Sunday, December 21, 2008

Can Compression Socks Reduce Lower Leg Swelling and Pains?

Compression socks were used only by those were post-leg surgery, had varicose veins, were diabetic, or who took long airplane trips. Very recently, athletes began using compression socks during competitions. They are particularly popular among long distance runners. Searching on websites using terms like compression sock produces very variable results. In my opinion, there is minimal objective data available on the efficacy, optimal use, and safety. 99% of the information I read was anecdotal stories.

Why did I even get interested in compression socks? Here's my experience. I had a little bit of exposure from internal medicine residency training, during 1988-91, which was based in a hospital. There were lots of patients recuperating in beds and chairs from illness, accidents, and surgery. We prescribed only one kind of compression socks, called TED hose, which are still used, for some patients. Fast forward to 2008. Three things happened. First, my father had just had emergency heart bypass surgery. After the operation, he wore TED hose. I thought it would be good idea to get some more. My mom already had some because she had leg vein stripping, for varicose veins, a number of years before. She has lymph edema, meaning swollen ankles because of poor return of body fluid due to the surgery. The compression socks take care of everything, Unfortunately, hers did not fit him, so we had to look into getting more. Second, around the same time, a friend of mine discussed going hiking. He had a lot of varicose leg veins which became painfully swollen afterwards. We discussed using compression socks for both his veins and for better performance. Finally, on Thursdays, I work from 8:15 am until 7 p.m. I noticed my feet and calves were getting tired, not swollen. So I considered what I could do and one solution was to try compression socks.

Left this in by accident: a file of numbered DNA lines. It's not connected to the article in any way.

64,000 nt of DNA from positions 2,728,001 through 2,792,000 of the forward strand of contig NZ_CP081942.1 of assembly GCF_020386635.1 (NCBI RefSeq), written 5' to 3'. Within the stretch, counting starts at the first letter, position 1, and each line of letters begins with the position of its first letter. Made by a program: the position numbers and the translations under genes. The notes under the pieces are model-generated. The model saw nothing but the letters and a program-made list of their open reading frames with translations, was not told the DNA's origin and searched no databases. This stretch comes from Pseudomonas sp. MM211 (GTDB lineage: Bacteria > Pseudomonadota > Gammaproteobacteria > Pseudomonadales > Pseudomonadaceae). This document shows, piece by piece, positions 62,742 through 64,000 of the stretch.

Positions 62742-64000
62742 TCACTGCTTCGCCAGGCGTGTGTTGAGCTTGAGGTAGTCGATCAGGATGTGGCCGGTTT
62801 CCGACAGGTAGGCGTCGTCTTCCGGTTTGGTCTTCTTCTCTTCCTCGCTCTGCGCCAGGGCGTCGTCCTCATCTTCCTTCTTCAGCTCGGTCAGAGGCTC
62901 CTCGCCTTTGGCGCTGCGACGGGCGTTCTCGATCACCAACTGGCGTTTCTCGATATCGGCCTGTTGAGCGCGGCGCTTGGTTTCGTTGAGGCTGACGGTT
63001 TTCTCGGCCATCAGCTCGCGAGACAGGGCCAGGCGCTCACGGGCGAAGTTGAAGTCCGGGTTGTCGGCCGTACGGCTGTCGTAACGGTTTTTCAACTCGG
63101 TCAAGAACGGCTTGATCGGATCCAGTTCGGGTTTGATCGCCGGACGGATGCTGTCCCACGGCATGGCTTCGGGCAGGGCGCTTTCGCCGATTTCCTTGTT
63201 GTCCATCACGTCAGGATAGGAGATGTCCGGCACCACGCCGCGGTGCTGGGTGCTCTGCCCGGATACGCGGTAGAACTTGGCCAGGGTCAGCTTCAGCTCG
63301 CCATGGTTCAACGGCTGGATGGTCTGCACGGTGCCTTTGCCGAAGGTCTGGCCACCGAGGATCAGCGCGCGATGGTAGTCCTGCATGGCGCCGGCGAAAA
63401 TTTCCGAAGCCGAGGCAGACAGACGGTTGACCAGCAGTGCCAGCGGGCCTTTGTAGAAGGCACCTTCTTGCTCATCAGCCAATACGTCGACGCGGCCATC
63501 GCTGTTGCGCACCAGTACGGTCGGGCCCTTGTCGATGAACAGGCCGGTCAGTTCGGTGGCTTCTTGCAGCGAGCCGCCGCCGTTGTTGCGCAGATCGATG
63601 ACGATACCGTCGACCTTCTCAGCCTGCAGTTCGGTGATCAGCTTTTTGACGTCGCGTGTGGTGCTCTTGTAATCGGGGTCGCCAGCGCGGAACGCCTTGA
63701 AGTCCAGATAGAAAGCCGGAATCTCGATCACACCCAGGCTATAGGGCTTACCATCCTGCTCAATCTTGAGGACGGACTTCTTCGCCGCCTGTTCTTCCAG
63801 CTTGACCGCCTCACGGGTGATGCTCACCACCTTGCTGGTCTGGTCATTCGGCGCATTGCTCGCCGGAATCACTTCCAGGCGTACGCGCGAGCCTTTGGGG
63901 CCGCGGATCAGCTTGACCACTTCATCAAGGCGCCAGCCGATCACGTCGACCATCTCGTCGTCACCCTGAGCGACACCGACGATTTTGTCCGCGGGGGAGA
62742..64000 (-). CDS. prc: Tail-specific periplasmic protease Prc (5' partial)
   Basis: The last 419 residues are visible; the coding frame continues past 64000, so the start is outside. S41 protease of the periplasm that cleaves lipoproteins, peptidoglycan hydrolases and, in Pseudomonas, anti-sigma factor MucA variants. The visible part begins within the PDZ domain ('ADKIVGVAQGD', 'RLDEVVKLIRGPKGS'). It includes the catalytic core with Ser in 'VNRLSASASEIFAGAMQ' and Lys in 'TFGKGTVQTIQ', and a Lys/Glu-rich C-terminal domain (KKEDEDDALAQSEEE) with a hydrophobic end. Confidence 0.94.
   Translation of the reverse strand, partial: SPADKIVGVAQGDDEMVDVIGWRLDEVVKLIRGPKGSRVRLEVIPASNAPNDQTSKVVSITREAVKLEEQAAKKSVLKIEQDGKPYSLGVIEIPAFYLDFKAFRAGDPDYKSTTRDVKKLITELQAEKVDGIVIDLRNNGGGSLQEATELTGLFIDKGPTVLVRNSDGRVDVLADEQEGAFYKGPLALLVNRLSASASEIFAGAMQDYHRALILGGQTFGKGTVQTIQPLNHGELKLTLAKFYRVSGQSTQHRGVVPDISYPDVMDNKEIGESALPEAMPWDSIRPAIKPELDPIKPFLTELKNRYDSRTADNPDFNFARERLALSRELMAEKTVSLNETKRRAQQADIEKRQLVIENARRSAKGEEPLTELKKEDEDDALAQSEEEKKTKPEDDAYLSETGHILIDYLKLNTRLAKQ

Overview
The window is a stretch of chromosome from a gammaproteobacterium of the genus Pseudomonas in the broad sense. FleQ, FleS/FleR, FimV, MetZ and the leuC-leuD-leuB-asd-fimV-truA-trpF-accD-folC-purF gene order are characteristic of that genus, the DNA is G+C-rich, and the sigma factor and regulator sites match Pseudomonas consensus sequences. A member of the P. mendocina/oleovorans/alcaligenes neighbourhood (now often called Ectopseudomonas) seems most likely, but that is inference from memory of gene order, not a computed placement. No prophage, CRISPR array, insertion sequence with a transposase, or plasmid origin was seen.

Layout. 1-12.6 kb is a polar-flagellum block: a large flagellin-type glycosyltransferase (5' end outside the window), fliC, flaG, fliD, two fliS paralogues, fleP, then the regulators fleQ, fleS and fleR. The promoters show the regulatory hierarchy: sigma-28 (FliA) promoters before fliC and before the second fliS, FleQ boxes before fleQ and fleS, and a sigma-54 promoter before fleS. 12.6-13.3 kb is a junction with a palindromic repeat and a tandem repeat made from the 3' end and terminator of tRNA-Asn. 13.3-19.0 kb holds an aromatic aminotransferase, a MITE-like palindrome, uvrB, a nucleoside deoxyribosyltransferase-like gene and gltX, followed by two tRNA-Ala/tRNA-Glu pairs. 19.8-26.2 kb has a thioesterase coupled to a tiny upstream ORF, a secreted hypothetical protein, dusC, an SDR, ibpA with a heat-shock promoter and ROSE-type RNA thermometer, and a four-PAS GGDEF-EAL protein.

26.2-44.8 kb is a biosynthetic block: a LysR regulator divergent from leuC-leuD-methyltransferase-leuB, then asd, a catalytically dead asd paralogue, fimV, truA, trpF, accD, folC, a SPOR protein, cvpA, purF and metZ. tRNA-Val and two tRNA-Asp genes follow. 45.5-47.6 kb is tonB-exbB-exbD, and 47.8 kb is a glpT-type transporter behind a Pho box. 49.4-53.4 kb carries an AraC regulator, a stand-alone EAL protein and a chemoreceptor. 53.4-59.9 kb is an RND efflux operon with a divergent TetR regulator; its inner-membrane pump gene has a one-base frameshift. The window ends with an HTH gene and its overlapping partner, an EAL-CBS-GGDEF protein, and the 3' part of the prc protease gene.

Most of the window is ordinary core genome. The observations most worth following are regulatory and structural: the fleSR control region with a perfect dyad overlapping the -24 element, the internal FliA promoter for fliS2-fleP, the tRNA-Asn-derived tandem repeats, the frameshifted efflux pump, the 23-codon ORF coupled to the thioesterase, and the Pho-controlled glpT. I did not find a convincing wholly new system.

Here are the variables I considered, and that other people may want to consider, when I buy compression socks. What is the purpose? Exercise, recovery, or daily wear. Consider the length of time each day you will wear the sock. Consider the amount of active stretching, meaning wear and tear, on the material. There two groups of major manufacturers: athletic or medical supply. I was unable to find any comparisons between the two types of manufacturers. There's the constant problem with any article of clothing that everyone has differently shaped feet and legs. Remember of consider the thickness of the sock and the sole padding and the height of the sock. The higher the sock, the higher the cost. People should consider at least covering the calf. Compressing the foot alone will not increase venous return very much. Another variable is the degree of compression. Most manufacturers do not list the amount of amount. Some do and they measure the compression in pressure units of mmHg. The stated range is from 8 mmHg up to 40 mmHg. There is no data I can find that correlates the amount of compression with optimal athletic performance. Again, one is left with trial and error plus anecdotes. Hopefully, all manufacturers will start to list this important information on the packages. Finally, there's the issue of cost. Be prepared to drop between $25-$60 per pair of socks. In fact it took me a week of mulling the decision to buy my first pair of compression socks. This was the most expensive pair of sock I have ever bought. It was also also about three times what I spent on socks annually. My conclusion was different socks will appeal to different people.